Another problem experienced by prior art devices is that of the flexural stresses induced in the diaphragm in flexing between end-systole and end-diastole. Referring to FIG. 4, skilled practitioners will recognize that, regardless of the manner of attachment of the diaphragm to the shell, and regardless of whether the shell is ellipsoidal or spherical in shape, diaphragm 34 will undergo a maximum angular deflection at its point of attachment to the shell of a1 +a2 =180° between end-systolic and end-diastolic positions (where a1 and a2 each equals the angle between a tangent to the shell at the point of attachment and a diameter of the shell passing through the point of attachment, and a1 =a2 ≃90°). It has been discovered that this high degree of flexure at the point of attachment of the diaphragm is a source of fatigue and wear, and represents one limiting factor on the pumping life of the ventricle.
A partial solution to this problem is illustrated in the geometric schematic of FIG. 4. Here, the path traveled by a spherical or ellipsoidal diaphragm 34 is represented by a circle centered on a horizontal plane 35. The center of diaphragm 34 undergoes an excursion or "stroke length" of D between end-systolic and end-diastolic positions. If a segment of a larger ellipsoidal diaphragm 50 is superimposed upon diaphragm 34 such that its defining chord is coplanar with the horizontal plane 35 and the segment 50 is reflected about its defining chord, a more desirable diaphragm shape results. This may be visualized by taking a vertical "slice" through the diaphragms, as illustrated in FIG. 4. It will be noted that, regardless of where the slice is taken, the corresponding cut from the larger diaphragm will undergo a proportionately smaller deflection than a cut from the smaller diaphragm. In particular, for equal diaphragm center deflections D, spheroidal-segment diaphragm 50 will undergo a proportionately-smaller maximum angular deflection, which occurs at the region of its attachment, of b1+b2<a1+a2, when compared to the spherical or ellipsoidal prior art diaphragm 34.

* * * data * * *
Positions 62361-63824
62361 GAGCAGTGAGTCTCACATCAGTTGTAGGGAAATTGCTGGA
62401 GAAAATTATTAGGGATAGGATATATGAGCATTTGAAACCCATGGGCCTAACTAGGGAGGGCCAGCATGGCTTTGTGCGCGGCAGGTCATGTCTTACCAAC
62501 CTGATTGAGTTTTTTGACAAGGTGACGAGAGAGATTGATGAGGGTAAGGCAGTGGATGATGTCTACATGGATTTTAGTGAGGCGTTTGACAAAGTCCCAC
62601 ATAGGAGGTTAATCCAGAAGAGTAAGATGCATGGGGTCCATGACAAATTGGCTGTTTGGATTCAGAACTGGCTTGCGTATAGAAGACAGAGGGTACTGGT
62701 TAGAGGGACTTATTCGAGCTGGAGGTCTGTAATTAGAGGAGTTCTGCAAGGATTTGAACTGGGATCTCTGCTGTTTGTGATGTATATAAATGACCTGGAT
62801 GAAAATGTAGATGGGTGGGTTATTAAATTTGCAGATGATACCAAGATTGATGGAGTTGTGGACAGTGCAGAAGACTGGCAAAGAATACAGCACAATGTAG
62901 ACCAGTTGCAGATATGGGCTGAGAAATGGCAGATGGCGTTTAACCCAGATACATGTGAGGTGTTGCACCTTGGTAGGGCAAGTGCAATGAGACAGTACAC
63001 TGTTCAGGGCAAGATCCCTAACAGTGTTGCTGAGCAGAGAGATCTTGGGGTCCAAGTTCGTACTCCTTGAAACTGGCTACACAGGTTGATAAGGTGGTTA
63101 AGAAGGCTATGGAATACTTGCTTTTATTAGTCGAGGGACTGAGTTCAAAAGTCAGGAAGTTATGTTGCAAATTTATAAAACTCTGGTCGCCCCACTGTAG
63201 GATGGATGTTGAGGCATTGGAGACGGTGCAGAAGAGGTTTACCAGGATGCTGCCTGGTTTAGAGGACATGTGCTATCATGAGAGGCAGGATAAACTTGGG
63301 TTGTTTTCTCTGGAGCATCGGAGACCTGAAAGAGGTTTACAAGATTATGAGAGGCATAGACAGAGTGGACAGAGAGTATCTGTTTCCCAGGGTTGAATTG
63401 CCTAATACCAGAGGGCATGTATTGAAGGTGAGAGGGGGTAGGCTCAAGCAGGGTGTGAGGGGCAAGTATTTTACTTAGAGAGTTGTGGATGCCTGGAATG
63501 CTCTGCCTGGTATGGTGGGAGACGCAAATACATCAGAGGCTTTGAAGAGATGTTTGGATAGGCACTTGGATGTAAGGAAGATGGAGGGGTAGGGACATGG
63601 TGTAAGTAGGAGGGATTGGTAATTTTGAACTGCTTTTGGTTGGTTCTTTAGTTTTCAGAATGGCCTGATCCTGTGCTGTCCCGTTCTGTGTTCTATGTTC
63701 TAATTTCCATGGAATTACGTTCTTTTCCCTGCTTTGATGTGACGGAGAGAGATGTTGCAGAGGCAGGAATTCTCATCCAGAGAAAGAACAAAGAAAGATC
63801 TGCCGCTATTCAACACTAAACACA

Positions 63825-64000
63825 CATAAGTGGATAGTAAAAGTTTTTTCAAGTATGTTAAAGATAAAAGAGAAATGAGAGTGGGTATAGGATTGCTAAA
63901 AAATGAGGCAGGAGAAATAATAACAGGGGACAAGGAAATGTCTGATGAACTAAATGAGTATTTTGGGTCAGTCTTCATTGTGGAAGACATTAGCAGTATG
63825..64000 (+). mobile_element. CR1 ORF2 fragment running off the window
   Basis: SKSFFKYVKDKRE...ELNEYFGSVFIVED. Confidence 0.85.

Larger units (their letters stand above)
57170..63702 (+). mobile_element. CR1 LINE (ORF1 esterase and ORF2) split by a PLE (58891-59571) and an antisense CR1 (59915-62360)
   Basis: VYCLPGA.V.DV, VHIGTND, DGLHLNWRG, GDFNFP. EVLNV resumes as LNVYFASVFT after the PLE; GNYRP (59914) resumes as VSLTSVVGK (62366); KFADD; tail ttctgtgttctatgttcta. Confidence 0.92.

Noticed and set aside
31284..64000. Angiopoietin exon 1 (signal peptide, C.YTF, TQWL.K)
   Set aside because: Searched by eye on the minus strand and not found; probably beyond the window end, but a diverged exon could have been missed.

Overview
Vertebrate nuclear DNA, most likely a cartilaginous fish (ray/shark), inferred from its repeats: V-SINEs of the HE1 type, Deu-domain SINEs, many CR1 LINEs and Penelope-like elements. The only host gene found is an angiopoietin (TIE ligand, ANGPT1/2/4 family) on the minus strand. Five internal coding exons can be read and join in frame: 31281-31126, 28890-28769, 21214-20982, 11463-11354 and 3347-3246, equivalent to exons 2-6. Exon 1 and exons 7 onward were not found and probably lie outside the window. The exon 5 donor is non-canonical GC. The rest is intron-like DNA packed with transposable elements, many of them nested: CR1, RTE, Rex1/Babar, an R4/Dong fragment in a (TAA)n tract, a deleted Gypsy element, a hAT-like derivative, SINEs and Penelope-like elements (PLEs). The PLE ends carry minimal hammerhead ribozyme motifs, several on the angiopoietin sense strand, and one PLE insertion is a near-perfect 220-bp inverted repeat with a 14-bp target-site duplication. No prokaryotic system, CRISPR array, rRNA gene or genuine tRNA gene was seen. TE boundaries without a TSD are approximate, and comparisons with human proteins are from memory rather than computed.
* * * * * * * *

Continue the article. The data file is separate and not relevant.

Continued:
The benefits associated with this "flattened" diaphragm configuration also results in a more oblate (or flattened) configuration of the overall ventricle. This configuration for the overall ventricle has benefits in terms of anatomical fit, as described below.
It has been shown experimentally that if the overall angular deflection of the diaphragm is controlled such that the maximum angular deflection b1+b2<180°, a significantly longer diaphragm life can be achieved. In particular, it is preferable to limit maximum diaphragm angular deflection to b1+b2≦150°, where b1=b2=70° to 75°.
This concept is developed more fully at FIG. 5, where, in the cross-section of a sphere, circle 52 is cut by a pair of parallel chords 54A and 54B equally spaced on opposite sides of the circle's center to define a pair of circular segments 56A and 56B, and where the angle between the chords and a tangent to the circle at their intersection with the circle =b<90°, or ≃75°. If segments 56A and 56B are "reassembled" at a common chord 54 and rotated through 180° about a diameter 55 of the circle perpendicular to the common chord, a surface having the shape illustrated in FIG. 6 results. This shape may be referred to as a right, oblate (flattened) spheroid, wherein the total angle between the surfaces of segments 56A, 56B at their intersection is <180°, and preferably, between about 70° and 150°. This shape reflects the volume through which a diaphragm of the present invention travels.